As president and CEO of The Danish Home of Chicago, Scott Swanson is enmeshed in Danish culture every day of his life. But this year, for the first time, he visited the country from which so many of his beloved residents and friends hail.
Along with his wife Amy and The Danish Home Foundation’s development manager Linda Steffensen, Scott visited Aalborg and Skagen in northern Denmark, primarily to attend Rebildfest and associated events from June 30 through July 7.
Established in 1912, Rebildfest celebrates the strong bond between America and Denmark, with a focal point on American Independence Day. At The Danish Home, ties to the Rebild organization are even stronger.
Max Henius, the Danish-American Chicagoan who established Rebildfest, was an early board member of The Danish Home. Generations of friends and residents of the home have traveled to Aalborg, Henius’ birthplace, to attend Rebildfest over the years.
Currently, Linda is the U.S. corporate secretary of Rebild National Park Society, Inc., which honors the preservation of Danish culture in America and sponsors various programs and events, including the grand 4th of July celebration.
Along with the Swansons and Linda, some 30 other Chicagoans and friends of The Danish Home attended Rebildfest this year. In total, about 100 people from across the U.S. made the trek to northern Denmark.
For second generation Danes like Linda, whose extended family is in Denmark, it’s a “homecoming” she wouldn’t miss. Representing her 25th trip to Denmark, this year’s visit was especially memorable because she was able to share it with the Swansons. “I’m so grateful Scott and Amy got to go to Denmark,” she said.
For Scott, the trip was a bit like coming home as well. “The friendships are so strong within the Rebild community. We felt like we were amongst our people,” he said. “The trip really confirmed the concept of hygge, too – the comfort and contentment and gathering of friends. No one sat in one place for very long,” added the man who is no stranger to making his way around a room to socialize.
Scott also remarked that attending Rebildfest and surrounding events (such as a garden party at Aalborg Defense and Garrison Museum and picnic in Rebild Hills, a big tent luncheon with music and singing, a welcome reception from the mayor of Aalborg, and a prime view of the Tall Ships Races from a Norwegian ship) was like completing the Rebild loop. “I’ve been on the American side, but now I see why the partnership is so important to the overall organization.”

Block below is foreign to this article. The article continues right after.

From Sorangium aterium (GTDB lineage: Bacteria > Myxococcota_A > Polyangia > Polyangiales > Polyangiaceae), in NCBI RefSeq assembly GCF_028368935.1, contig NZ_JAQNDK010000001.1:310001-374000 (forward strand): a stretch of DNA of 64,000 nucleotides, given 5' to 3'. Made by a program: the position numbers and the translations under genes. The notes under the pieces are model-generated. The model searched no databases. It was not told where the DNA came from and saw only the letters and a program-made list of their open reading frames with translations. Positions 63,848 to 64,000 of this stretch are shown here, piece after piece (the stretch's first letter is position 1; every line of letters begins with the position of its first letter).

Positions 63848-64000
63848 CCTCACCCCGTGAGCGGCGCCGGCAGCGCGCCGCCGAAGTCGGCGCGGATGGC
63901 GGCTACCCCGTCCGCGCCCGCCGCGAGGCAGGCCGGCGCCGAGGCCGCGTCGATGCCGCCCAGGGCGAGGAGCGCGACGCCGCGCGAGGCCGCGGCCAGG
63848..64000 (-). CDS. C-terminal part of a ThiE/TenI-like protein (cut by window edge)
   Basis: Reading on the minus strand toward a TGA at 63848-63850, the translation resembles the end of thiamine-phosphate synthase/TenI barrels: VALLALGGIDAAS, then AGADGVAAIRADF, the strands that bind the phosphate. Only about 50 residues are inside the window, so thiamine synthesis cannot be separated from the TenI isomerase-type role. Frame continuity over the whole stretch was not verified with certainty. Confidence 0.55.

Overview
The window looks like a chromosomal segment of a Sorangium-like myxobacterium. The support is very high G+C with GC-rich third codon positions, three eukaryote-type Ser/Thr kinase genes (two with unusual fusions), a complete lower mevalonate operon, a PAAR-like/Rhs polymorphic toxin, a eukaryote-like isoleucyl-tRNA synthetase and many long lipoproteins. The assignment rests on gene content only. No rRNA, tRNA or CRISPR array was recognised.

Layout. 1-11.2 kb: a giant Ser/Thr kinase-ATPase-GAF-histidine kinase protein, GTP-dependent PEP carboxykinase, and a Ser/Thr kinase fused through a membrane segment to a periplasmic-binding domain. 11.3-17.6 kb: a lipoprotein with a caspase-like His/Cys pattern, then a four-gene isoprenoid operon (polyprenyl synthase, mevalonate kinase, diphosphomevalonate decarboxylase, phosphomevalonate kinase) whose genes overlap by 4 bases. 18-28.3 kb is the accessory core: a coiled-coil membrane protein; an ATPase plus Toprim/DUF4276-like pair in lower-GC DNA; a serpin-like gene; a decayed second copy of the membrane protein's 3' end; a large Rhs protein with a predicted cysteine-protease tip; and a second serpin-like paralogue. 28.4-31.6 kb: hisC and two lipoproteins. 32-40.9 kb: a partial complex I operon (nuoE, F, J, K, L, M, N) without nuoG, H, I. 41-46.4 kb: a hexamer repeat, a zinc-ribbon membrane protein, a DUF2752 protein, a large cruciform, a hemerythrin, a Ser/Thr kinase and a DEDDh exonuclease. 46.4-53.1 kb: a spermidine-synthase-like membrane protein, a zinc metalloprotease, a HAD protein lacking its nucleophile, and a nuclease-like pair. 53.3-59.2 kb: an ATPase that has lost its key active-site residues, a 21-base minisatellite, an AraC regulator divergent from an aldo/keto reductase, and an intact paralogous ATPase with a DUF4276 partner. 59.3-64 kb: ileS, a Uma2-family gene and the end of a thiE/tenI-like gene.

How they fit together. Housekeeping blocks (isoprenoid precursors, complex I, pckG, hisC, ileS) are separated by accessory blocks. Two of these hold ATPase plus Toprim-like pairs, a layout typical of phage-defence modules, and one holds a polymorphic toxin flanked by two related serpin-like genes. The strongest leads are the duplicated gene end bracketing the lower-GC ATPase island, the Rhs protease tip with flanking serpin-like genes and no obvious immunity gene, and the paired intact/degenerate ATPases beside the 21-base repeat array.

That vital partnership was also punctuated by various anecdotes from the trip. Coincidentally, the jazz band on the Norwegian boat was from Sct. Mariae Skole, a school in Aalborg. These were the very same students who entertained residents and staff at The Danish Home last year. Other such connections, like Linda’s encounter with Rebildfest music headliner Tamra Rosanes (who wants to visit The Danish Home), were made throughout the journey.
At the front end of the trip was a tour of Fremtidens Plejehjem, “The Nursing Home of the Future.” There, Scott, Amy and Linda visited with staff at this brand-new community and compared notes about how best to care for residents in senior living.
Rounding out the weeklong sojourn was a visit to Skagen, the top of Denmark, where breathtaking views of the countryside and beaches aglow with glimmering light delighted the travelers.
“It was closure,” said Scott of the voyage that brought the Danish-American connections full circle.